When Classics Get Precious
Enough now. I don’t know when it happened, but at some point in my lifetime Dickens’s ‘A Christmas Carol’ turned from a nice 66 page story about the spirit of Christmas into a gigantic ‘beloved classic’ industry. Worse still, it turned into a brand.
Now, I love it as much as anyone else (give me the definitive Alistair Sim film version over the dead-puppet ride Disney is touting) but what propelled it to rise above all the other excellent Victorian and Edwardian Christmas stories? Was it the fact that because Dickens toured America, it was recognised as filmable? When I was a kid Oscar Wilde’s ‘The Happy Prince’ was the Christmas story of choice, in the same way that ‘tom thumb’ was our Christmas movie and not ‘It’s A Wonderful Life’ (which I have never seen).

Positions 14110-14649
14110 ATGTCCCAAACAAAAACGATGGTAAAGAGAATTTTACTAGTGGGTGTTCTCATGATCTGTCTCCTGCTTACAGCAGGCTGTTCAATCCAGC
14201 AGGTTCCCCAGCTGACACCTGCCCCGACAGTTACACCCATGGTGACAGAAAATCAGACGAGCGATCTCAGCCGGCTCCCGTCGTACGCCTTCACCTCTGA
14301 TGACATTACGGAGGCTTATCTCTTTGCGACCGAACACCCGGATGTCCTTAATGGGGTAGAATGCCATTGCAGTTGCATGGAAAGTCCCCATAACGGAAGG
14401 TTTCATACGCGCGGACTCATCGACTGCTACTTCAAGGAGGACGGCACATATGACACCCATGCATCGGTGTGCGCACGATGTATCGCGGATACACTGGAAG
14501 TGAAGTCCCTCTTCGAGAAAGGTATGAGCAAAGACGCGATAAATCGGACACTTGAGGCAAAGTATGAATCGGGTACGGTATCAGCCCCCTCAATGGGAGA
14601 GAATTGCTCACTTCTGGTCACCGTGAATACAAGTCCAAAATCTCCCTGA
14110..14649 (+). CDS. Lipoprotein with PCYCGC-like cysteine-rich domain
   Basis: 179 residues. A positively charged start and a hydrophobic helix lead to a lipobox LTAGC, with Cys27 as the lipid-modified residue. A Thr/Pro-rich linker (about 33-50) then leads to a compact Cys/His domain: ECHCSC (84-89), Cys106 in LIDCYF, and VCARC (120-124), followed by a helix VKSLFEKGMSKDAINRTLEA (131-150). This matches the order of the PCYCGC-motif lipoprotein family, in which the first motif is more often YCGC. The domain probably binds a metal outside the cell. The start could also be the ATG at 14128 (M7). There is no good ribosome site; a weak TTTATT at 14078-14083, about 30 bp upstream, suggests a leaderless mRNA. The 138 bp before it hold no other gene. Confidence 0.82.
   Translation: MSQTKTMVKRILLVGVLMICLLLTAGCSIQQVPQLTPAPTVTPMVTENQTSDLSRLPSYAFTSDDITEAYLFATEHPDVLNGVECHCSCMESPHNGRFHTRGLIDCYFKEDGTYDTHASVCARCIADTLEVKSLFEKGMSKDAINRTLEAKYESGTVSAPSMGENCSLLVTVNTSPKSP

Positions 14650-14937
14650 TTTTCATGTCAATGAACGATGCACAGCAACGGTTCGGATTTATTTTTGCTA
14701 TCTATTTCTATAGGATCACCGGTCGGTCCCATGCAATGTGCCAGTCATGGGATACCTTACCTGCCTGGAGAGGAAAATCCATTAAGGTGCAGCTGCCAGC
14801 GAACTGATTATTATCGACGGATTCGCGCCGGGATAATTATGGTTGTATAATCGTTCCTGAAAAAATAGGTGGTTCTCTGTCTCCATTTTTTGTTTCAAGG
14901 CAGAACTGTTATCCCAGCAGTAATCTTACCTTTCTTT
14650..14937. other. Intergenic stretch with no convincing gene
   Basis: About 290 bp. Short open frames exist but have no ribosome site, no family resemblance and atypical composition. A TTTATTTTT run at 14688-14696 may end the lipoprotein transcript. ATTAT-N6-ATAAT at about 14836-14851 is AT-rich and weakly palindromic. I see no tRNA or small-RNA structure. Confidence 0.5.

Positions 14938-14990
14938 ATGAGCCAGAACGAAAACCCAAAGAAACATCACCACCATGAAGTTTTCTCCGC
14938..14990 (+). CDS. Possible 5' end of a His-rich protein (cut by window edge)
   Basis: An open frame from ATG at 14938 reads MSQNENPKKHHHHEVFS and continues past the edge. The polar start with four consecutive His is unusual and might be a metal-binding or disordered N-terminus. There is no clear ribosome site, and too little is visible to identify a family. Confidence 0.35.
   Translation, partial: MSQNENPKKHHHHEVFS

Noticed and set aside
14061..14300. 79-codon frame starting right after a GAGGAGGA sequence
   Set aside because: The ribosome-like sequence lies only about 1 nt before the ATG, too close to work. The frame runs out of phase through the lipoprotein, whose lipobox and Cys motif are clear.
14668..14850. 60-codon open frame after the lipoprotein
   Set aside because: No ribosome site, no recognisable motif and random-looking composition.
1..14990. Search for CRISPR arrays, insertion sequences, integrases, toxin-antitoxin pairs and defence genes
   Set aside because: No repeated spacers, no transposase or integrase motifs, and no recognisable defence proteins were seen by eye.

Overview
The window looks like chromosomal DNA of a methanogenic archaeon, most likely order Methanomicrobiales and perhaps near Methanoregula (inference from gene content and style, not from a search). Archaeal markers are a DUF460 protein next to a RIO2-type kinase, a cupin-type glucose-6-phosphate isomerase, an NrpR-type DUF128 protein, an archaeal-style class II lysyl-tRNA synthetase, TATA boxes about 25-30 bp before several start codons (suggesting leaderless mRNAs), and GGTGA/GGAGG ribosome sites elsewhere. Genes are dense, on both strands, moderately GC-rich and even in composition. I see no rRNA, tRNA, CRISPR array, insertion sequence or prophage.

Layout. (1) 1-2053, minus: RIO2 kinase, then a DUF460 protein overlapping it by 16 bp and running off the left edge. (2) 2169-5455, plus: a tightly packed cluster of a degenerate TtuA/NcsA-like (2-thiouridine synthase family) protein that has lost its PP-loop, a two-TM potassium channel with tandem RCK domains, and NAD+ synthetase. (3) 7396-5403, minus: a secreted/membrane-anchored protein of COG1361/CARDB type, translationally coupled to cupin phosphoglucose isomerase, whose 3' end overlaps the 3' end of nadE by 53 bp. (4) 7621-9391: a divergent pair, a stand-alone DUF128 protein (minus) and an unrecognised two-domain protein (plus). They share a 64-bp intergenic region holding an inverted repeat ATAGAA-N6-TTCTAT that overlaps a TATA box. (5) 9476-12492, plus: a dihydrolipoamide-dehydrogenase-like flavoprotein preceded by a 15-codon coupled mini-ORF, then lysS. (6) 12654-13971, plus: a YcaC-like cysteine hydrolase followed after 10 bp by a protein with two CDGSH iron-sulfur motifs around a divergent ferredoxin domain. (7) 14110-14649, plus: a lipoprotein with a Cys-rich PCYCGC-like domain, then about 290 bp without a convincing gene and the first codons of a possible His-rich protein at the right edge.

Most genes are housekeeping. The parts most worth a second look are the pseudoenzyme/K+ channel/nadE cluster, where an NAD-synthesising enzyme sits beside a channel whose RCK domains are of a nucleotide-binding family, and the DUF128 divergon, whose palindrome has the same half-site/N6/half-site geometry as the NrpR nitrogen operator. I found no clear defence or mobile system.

Every culture has its own changing reference points, and now I would select ‘Tokyo Godfathers’, ‘Joyeux Noel’ and ‘Day Of The Beast’ for my alternative Christmas viewing. But when I read this article, sent from my Canadian friend Ian Martin, in which the museum curators discuss which kind of microplush to rest Dickens’s manuscript on, I did start to wonder if the whole brand thing had gone too far.